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Social Conflict Theory

Essay by 24  •  July 7, 2010  •  1,278 Words (6 Pages)  •  5,670 Views

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The social conflict paradigm is a theory based on society being a complex system characterized by inequality and conflict that generate social change. Personal life experiences dictate me to believe this theory is true. Social conflict can be seen all over the world we live in: in sports, politics and normal social engagements. Karl Marx studied social conflict his entire life and wanted to reduce social inequality. The social conflict theory can be described as favoritism. Society tends to show favoritism to the prestigious members of that particular society. Social inequality is shown throughout the world from situations of race, ethnicity, gender, age or economic status.

Marx's belief that the government in some respects contributes to the suppression of the people has grounds for validation even in today's modern times. The primary goal of Social Conflict is to examine the relationship between the ruling class and the process by which deviance is defined and controlled in capitalist society. The government creates laws and rules to maintain the power and position for the power elite. Government complicity in the growth of Wal-Mart has been seen in the United State's government's creation of legislation that allows huge corporations like Wal-Mart to retain millions of dollars in tax savings through the creation of liberal capital gains tax laws. Whether this is a conspiracy among the wealthy to continue lining their pockets or a sincere effort on the part of the government to provide employment for the common worker is debatable depending on the viewpoint of the individual, but a strong case can be made for Marx's downtrodden working class that he wrote about so prolifically. With gross annual sales of over $67 billion and more than 2,000 stores, Wal-Mart is one of the biggest corporations in the United States. Great place where we can theoretically buy everything under the same roof, and even though goods seem cheaper, which actually is an illusion, the whole paradigm can end up being very expensive. To buy today at Wal-Mart may mean losing one's own job or contributing to the loss of somebody else's in your family or community sometime down the line. Wal-Mart opens a new store once every two days in small communities and cities across the United States, however, are these stores good for these communities, or are they wrecking havoc? When you look down at the fine print Wal-Mart doesn't earn its money it steals it money from other businesses. Choking other smaller businesses by offering wider variety of products at a more competitive price. This is actually a very simple business tactic if you want to sell a lot of something cut your profit margin to beat the other competitors and you will sell more.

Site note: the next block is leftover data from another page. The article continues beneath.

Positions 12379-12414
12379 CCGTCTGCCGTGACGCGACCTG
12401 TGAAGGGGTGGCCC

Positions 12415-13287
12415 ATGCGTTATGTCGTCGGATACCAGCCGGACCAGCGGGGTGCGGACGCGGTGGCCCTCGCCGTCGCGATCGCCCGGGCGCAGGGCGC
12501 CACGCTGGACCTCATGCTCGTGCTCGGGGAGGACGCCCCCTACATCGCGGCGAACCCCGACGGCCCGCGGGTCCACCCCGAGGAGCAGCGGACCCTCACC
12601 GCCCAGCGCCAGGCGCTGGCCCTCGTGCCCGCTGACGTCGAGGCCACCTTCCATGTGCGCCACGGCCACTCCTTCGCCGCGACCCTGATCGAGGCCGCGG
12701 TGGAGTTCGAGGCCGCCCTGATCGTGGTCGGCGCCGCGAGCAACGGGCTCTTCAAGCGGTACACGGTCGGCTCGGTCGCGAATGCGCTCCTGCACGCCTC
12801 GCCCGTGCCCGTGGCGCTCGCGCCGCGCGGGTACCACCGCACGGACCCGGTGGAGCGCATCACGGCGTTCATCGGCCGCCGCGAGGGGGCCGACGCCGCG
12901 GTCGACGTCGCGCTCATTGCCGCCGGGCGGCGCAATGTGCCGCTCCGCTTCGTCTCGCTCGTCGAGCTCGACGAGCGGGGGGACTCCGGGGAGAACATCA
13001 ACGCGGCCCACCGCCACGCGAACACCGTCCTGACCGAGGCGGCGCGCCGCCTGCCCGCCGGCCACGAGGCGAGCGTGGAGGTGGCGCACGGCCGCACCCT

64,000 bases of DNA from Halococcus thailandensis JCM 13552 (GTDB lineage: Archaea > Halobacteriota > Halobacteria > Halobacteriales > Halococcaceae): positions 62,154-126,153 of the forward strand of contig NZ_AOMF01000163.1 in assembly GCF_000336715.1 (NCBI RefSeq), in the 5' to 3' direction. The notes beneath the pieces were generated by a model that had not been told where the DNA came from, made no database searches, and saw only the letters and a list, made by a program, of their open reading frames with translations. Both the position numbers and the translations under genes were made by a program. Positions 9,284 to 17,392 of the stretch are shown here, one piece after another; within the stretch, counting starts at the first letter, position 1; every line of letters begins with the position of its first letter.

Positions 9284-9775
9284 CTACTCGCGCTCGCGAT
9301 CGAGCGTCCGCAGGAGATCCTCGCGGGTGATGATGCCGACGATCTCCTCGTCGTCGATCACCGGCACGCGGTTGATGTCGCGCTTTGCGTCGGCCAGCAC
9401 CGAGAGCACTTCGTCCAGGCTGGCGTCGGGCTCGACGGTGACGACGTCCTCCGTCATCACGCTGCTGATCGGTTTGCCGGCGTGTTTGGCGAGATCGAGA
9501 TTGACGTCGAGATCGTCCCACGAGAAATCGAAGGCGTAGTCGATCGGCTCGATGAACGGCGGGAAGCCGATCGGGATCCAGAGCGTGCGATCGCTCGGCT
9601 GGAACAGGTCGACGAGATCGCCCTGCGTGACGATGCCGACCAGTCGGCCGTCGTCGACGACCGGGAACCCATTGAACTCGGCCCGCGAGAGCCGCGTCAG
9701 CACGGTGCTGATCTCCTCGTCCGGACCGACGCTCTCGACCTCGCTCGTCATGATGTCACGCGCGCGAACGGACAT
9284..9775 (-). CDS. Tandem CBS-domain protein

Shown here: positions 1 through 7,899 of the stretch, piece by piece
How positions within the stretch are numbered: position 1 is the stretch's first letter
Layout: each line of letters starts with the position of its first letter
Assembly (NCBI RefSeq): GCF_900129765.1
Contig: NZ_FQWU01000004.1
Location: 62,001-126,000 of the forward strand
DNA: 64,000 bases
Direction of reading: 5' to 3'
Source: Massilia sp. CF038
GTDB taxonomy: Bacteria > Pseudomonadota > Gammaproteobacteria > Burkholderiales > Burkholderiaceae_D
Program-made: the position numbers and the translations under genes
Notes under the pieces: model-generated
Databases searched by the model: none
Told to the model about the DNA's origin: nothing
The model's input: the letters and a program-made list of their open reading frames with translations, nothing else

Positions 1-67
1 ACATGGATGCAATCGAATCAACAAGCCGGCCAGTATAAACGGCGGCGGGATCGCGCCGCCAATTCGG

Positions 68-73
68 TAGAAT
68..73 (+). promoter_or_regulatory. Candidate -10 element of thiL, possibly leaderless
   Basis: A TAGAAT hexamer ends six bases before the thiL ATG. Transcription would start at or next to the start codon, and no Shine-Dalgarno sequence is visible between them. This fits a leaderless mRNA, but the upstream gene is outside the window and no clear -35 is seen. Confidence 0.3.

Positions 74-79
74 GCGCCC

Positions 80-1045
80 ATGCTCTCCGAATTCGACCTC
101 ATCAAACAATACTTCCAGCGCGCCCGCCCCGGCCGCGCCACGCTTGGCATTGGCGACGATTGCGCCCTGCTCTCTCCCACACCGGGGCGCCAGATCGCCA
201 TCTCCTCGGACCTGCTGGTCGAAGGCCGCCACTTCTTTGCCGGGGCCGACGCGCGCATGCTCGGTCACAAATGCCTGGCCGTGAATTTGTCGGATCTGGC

Wal-Mart's policy of low prices is maintained while there are other places to shop in the same community. When the other shops go under, not able to compete, nothing prevents Wal-Mart from raising their prices, which the company invariably ends up doing. Wal-Mart has had a devastating influence in those communities where it showed up, and according to Wal-Mart Watch, an organization of citizens affected by the company's policies, for every two jobs that are created when it moves into a community, three are lost.

The Structural Functional Perspective is a theory based on the assumption that society is a complex system made up of many different parts that all work together to promote a stable environment. All of the different aspects of society have functions, and the more functional something is in relation to society, the more important it is in keeping the order of things. Each society has certain needs in that there are a number of activities that must be carried out for social life to survive and develop. Goods and services must be produced and distributed in order for people to survive, there must be some administration of justice, a political system must exist, and some family structure must operate so as to provide a means to reproduce the population and maintain social life on a daily basis. In the structural functional model, individuals carry out each of these tasks in various institutions and roles that are consistent with the structures and norms of the society. Functionalist analysis looks on social systems as having certain needs, and society as a system of social structures (economic, legal, educational, gender structures). If the needs are being met, then it is the social structures that meet these needs. The structures are thus functional in the sense that they help society to operate. Interconnections exist within and among these structures, and

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